Hollywood Hues
High on drama

The plot of Oceanís Thirteen is somewhat complicated but it is a slick, classy film with many big names pulling their weight, writes Ervell E. Menezes

Matt Damon, George Clooney and Brad Pitt in Oceanís Thirteen
Matt Damon, George Clooney and Brad Pitt in Oceanís Thirteen

So Danny Ocean (George Clooney) is at it again and Oceanís Thirteen is better than Twelve. In this one, the camaraderie and asides keep the viewer going. Revenge is sweet even if the process could have been hastened. It is a slick, classy film with a plethora of big names pulling their weight.

To begin with, ruthless casino owner Willy Bank (Al Pacino) deceives Dannyís friend and mentor Rueben Tishkoff (Elliott Gould) out of a promised partnership, which lands him in hospital. Dannyís gang is therefore out to settle the score.

Thereís Rusty (Brad Pitt), Linus (Matt Damon) and Terry (Andy Garcia) who form the inner core and many more on the periphery like Basher (Don Cheadle) and Mr Wang (Shaobo Qin) and the Big Four gel like the original brat pack of Frank Sinatra, Dean Martin, Peter Lawford and Sammy Davis Jr. The plot is somewhat complicated and the technicalities may sail over those not familiar with gambling but the gags are clever.

Director Steven Soderberg goes off to a flying start with the scene of action constantly shifting. But 140 minutes is a long time to hold the viewersí attention. The Mexican side of the story could easily have been dispensed with. But guess he had to give the big names enough footage and that sometimes proves a handicap.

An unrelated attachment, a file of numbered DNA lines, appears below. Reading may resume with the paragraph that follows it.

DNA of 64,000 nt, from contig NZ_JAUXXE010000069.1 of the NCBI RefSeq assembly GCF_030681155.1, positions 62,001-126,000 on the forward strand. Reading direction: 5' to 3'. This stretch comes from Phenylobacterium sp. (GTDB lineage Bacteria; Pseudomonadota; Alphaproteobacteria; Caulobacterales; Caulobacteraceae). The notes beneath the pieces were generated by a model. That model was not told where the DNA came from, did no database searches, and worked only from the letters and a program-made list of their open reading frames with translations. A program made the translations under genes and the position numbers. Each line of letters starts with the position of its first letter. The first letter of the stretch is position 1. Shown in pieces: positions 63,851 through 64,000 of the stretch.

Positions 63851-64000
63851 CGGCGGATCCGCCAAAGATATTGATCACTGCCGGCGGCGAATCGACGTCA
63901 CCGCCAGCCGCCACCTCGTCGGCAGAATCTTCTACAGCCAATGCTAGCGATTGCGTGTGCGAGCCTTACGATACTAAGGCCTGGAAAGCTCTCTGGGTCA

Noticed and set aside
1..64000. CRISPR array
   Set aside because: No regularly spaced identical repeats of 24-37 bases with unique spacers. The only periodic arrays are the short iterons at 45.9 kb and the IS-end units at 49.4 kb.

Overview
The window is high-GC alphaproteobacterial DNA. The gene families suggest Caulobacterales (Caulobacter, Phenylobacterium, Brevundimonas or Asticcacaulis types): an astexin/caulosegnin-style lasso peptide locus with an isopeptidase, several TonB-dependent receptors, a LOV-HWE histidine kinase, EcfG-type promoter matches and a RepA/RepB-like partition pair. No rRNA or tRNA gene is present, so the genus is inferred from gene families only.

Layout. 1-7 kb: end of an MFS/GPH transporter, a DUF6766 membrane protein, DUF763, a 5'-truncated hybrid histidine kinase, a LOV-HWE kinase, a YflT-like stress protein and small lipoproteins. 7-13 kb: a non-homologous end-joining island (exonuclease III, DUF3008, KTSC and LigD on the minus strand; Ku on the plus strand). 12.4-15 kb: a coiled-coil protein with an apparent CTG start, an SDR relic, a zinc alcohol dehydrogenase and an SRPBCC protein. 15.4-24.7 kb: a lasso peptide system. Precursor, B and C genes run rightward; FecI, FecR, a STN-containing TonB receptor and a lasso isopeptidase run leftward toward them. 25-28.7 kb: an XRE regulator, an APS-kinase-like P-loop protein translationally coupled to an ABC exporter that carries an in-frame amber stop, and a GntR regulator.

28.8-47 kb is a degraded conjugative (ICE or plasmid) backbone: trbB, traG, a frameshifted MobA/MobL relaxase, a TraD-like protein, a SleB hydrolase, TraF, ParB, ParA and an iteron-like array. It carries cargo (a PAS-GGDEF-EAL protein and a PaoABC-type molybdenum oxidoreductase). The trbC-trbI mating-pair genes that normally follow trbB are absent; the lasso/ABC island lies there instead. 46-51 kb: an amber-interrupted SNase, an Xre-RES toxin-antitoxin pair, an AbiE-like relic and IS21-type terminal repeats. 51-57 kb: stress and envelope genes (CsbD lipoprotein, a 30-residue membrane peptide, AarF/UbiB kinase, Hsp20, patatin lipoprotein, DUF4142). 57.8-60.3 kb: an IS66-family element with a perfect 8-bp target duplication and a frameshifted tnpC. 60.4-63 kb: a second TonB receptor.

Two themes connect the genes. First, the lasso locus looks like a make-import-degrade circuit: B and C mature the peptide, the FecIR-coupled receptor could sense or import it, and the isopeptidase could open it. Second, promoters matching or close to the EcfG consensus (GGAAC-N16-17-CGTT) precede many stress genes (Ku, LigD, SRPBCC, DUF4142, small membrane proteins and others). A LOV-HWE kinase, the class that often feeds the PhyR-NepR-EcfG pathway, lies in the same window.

Pacino, donning a wig, is not easily recognisable for starters and so is the other oldie Elliott Gould without his customary beard and long hair. It is only in the happier second half that one can identify with his trade mark grin and facial expressions. Gould and Donald Sutherland was a prized pair in the 1970s. It is back to Las Vegas, the casino capital of the world, which is beautifully shot.

That the gang has to infiltrate the casino called The Bank on the grand opening is the big plan and disguises have to be resorted to. Itís not smooth sailing with failure often cropping up but the intent is strong enough to make them persevere. The idea is to undoctor the casino machines so that the clients win and of course steal Bankís priceless diamonds. In the process his right hand woman Abigail (Ellen Barkin) has to be seduced, with Laraís Theme and A Man and a Woman soundtack as the backdrop.

There are times one felt it is all foreplay, no orgasm, but thankfully the dramatic climax is worth waiting for. George Clooney, Brad Pitt, Matt Damon and Andy Garcia are given enough space and do a good job but letís hope they stop flogging these rather overrated casinos.